In about 10-15 days your peanut plants will be about one inch high. They don’t like weeds and grasses, so make sure you cultivate your plants regularly, being careful not to throw any dirt on your peanuts.

 

In 1976 Jimmy won 19 out of 31 primaries, defeating Gerald Ford to become The United States 33rd President. In 1979 he would preside over the Egypt-Israel Peace accord which was signed at Camp David. Part of the negotiations involved the Palestinians and the future of the West Bank and Gaza." A five-year period of "transitional autonomy" was proposed. The Palestinians were offered this autonomy by Israel in exchange for peace. This would have eventually led to full statehood.  The Palestinians were not willing to recognize Israel and Yasser Arafat said “Let them sign what they like. False peace will not last."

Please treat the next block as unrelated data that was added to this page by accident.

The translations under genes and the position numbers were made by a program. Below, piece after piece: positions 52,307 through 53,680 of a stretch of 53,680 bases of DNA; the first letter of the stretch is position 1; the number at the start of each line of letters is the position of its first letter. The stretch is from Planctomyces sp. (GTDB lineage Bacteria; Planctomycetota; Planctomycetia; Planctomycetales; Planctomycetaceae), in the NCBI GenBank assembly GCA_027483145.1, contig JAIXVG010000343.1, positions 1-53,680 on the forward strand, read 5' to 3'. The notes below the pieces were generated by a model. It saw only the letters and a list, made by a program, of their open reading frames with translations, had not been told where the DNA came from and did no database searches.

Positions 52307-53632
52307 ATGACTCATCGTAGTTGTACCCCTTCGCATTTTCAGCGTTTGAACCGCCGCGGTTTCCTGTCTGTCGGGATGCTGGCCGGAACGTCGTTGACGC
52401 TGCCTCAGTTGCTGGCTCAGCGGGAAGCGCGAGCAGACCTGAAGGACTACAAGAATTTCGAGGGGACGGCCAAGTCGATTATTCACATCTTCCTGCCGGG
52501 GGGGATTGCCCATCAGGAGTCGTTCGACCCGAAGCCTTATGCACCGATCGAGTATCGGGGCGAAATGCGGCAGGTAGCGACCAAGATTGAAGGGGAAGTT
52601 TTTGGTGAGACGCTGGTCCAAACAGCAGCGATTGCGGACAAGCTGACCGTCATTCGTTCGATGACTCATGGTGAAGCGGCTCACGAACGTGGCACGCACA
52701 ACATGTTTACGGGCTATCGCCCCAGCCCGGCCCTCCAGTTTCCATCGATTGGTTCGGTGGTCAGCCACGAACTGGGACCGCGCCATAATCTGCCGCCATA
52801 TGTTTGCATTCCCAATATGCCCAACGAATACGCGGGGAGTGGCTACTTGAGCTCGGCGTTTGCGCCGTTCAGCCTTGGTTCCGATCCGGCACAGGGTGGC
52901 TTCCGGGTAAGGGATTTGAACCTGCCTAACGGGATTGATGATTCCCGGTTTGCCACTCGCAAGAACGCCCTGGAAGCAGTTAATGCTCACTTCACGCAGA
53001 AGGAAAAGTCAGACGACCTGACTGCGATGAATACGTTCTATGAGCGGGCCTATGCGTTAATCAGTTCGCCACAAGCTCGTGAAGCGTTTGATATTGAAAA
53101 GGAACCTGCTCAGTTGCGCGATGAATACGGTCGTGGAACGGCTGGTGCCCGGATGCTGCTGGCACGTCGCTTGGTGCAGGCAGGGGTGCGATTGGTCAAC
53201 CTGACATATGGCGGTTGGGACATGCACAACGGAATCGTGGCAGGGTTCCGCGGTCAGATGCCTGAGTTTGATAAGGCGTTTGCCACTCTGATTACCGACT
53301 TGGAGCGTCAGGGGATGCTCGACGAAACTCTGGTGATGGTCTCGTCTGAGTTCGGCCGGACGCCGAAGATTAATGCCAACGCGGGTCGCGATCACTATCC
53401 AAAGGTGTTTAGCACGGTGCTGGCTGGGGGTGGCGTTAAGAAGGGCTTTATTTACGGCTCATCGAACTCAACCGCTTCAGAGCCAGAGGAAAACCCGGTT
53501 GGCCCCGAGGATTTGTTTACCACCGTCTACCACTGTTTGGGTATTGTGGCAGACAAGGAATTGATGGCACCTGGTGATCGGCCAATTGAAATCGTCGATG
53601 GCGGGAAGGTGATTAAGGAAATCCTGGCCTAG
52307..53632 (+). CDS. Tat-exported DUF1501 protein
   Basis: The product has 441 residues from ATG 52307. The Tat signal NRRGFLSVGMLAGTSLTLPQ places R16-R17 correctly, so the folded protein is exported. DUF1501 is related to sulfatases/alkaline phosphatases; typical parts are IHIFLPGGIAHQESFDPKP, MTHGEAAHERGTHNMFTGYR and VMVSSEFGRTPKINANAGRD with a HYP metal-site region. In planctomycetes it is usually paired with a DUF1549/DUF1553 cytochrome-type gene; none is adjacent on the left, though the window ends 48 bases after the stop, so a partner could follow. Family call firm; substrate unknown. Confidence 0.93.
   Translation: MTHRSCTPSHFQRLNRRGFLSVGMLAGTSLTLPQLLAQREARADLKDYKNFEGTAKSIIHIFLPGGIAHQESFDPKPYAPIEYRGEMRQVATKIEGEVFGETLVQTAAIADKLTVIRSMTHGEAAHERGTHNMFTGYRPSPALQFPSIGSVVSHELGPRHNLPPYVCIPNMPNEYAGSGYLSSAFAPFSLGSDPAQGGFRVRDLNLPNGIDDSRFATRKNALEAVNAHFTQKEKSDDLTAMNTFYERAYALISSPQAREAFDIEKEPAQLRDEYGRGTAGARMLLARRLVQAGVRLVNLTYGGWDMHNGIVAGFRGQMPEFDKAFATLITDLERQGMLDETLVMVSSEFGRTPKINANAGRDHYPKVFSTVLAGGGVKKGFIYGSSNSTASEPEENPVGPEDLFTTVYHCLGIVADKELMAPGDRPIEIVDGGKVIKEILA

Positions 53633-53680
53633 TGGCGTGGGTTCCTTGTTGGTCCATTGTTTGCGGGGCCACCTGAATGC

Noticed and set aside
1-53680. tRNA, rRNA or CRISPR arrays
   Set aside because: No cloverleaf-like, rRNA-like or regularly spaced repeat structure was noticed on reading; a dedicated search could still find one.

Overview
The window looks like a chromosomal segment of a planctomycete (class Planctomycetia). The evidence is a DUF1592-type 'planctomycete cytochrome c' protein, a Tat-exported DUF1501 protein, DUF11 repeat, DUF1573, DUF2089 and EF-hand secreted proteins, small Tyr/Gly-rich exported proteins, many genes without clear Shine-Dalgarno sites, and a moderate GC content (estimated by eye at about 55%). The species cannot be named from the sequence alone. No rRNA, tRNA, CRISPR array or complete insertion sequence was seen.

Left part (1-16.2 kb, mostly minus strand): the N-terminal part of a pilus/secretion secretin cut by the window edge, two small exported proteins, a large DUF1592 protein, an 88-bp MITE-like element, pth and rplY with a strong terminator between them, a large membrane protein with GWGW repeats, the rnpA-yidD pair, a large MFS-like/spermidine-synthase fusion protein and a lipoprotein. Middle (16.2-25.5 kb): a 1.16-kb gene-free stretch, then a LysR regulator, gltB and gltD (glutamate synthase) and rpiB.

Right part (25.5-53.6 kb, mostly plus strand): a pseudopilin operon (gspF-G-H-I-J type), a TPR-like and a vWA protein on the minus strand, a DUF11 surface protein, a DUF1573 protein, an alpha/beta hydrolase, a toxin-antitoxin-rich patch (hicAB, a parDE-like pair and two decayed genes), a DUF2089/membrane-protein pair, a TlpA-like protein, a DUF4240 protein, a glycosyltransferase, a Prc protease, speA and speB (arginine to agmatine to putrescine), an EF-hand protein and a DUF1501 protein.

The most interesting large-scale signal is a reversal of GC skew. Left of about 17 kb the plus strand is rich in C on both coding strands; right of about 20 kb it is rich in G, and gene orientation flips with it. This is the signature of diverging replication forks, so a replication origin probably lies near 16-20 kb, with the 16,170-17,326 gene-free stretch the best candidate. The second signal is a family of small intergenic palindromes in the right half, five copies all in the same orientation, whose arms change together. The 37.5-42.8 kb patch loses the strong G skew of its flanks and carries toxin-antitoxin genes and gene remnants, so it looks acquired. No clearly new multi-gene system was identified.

The next stage is blossoming, and to ensure the proper formation of the nuts it is important to apply Gypsum at the rate of 15lbs per 1000 square feet of kernels. A peg or stem now forms, and gravity pulls these down into the soil where the peanut pod forms. It usually takes a period of about two months to mature, and each plant can now produce up to 50 peanuts.

 

Of course my knowledge of peanuts is purely academic, and I have never grown any in my life. However the information is readily available, and there is no reason to assume any deception on the part of the websites who share this knowledge with you.